Over the past two decades, academic economics has undergone a mild revolution in methodology. The language, concepts and techniques of noncooperative game theory have become central to the discipline. This book provides the reader with some basic concepts from noncooperative theory, and then goes on to explore the strengths, weaknesses, and future of the theory as a tool of economic modelling and analysis. The central theses are that noncooperative game theory has been a remarkably popular tool in economics over the past decade because it allows analysts to capture essential features of dynamic competition and competition where some parties have proprietary information. The theory is weakest in providing a sense of when it -
and equilibrium analysis in particular - can be applied and what to do when equilibrium analysis is inappropriate. Many of these weaknesses can be addressed by the consideration of individuals who are boundedly rational and learn imperfectly from the past. Written in a non-technical style and working by analogy, the book, first given as part of the Clarendon Lectures in Economics, is readily accessible to a broad audience and will be of interest to economists and students alike. Knowledge of game theory is not required as the concepts are developed as the book progresses.
Readership: All those interested in the applications of game theory to economics, from undergraduates to
David M. Kreps, Paul E. Holden Professor of Economics, Graduate School of Business, Stanford University
"`fascinating little book' Jean Tirole, Journal of Economic Literature"
"`a book I could not put down ... the exposition is remarkably clear' Journal of Economic Perspectives"
"`Will rapidly be established as a basic reference for students and their teachers ... even the less mathematically inclined economists will find much to gain from the application of new game theory techniques in economics.' Scottish Journal of Political Economy"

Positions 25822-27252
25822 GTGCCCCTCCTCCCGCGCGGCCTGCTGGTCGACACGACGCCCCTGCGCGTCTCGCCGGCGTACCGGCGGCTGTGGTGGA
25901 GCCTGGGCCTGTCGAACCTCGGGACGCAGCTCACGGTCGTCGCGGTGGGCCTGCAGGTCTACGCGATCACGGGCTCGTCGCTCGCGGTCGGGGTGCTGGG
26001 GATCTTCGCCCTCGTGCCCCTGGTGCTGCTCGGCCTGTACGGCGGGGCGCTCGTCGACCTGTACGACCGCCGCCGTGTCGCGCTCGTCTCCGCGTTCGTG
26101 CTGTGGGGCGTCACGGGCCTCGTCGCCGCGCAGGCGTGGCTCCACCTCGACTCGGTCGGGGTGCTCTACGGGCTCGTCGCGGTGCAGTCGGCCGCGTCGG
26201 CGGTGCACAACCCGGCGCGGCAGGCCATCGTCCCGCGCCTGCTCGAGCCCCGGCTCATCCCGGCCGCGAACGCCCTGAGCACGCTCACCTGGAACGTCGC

"'It is partly a measure of how much macroeconomics has ceased to be a separate subject from microeconomics that workers in my field will now find so much to interest them in this book. It is more a measure of how engaging this book is.'
Thomas J. Sargent, University of Chicago, Journal of Political Economy"
"'The writing is in a very personalised style. Though the book is putatively for the novice, or less formally trained reader, the presentation and the level of the debate does make certain demands. It nevertheless is frontline stuff.'
Economics Times, April 1992"
"'I view Krep's discussions in the book as both interesting and helpful in describing certain key weaknesses of standard game theory.'
Ronald Heiner, George Mason University, Constitutional Political Economy, Vol. 3, No. 1, 1992"
"'Kreps has written a book that makes a sincere attempt to demystify game theory for the uninitiated and set the stage for a serious appraisal of the scope and limitations of game theory ... it does manage to convey a flavour of the excitement that comes from grappling with strategic behaviour, and hopefully should convince the reader with an open mind that game theoretic questions and applications are abstractions of relevant economic issues.'
Anindya Sen, Economic and Political Weekly, Vol XXVII No 14 April 4, 1992"
1: The standard
2: Basic notions of noncooperative game theory
3: The successes of game theory
4: The problems of game theory
5: Bounded rationality and retrospection